Agile 2010 was held in Orlando near the Disney Epcot resort August 9 to 13. I focus on agile enterprises and attended many enterprise-focused talks. If you are interested in the developer focused view, Martin Fowler provides his thoughts here. My impressions follow.
Portfolio management is being implemented in conjunction with quarterly “sprints” in other places beside Citrix Online, including Motley Fool (Max Keeler), Tektronix Communications (Brian Miller) and Progressive Medical (Ben Blanquera). The four of us are starting to share ideas and experiences. Continue reading→
I presented our work on Enterprise Scrum at Agile 2010 this year. The session was well-attended for a specialized talk like this one (really only suitable for software engineering teams larger than 30 people), with about 40 people in the audience.
Enterprise Scrum: Creating an Agile Company
Enterprise Scrum, a fractal extension of Scrum and XP, has organized all development at Citrix Online since Jan 2009. We estimate team months, run quarterly Sprints, reassign teams, meet in weekly stand-ups. We start or postpone whole projects that use Scrum or Scrum-of-Scrums. No other known companies yet use Enterprise Scrum. It provides extreme visibility and control for CXOs. It promotes agile thinking enterprise-wide, driving adoption outside engineering. It demands NPV justification and forces executives to prioritize decisions transparently. It makes us more profitable. Continue reading→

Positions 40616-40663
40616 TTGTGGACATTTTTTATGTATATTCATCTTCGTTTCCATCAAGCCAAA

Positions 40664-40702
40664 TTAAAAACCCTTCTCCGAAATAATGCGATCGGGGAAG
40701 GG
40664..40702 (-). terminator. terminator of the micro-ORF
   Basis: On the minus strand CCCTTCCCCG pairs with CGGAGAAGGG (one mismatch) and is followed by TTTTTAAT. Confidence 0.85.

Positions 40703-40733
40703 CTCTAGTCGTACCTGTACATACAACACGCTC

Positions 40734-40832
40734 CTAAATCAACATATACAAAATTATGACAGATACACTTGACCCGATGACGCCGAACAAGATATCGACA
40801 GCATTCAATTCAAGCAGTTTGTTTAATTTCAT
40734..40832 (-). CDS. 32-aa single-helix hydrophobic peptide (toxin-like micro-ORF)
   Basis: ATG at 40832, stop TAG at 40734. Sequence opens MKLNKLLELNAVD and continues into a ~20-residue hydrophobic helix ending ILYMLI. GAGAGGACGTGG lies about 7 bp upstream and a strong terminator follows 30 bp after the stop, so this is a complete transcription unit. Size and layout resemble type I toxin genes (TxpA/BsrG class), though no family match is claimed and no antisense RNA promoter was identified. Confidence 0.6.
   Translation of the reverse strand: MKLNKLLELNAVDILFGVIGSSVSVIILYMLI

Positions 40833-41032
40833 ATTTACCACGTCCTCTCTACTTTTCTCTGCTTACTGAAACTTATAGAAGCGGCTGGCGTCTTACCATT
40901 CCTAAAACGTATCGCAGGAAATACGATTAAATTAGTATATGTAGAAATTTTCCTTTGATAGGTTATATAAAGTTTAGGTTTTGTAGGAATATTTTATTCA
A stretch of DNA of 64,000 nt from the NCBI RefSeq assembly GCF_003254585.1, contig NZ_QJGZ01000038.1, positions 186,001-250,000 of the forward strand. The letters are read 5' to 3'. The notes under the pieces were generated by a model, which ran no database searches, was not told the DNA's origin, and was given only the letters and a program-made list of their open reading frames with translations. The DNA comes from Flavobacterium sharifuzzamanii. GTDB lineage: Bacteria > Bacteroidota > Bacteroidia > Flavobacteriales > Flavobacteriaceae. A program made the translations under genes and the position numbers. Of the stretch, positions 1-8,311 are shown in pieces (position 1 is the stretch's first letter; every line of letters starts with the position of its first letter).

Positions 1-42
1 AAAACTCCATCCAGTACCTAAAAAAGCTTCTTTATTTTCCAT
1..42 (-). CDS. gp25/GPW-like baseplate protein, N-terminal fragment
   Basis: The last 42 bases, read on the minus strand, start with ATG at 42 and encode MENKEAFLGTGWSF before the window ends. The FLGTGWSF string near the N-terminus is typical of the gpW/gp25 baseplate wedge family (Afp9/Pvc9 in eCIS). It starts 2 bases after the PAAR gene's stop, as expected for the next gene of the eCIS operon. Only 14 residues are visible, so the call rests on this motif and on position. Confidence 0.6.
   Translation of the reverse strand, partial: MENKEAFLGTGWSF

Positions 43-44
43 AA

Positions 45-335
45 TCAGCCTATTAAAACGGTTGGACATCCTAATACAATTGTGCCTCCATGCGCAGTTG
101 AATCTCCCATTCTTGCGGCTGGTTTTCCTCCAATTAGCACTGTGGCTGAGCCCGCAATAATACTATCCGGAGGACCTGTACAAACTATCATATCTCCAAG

I’ve helped shape the configuration of software engineering facilities lately, and reviewed literature around this area seeking to maximize productivity. You may be interested in my findings.
One of the most influential papers in agile development discusses an experiment using six 8-person software teams in an automobile company [Teasley 2002]. They compared cubicle-based teams (each engineer had a cubicle) with warroom-based teams (a single room with 6-8 engineers and no separating walls). The outcome was dramatic. Continue reading→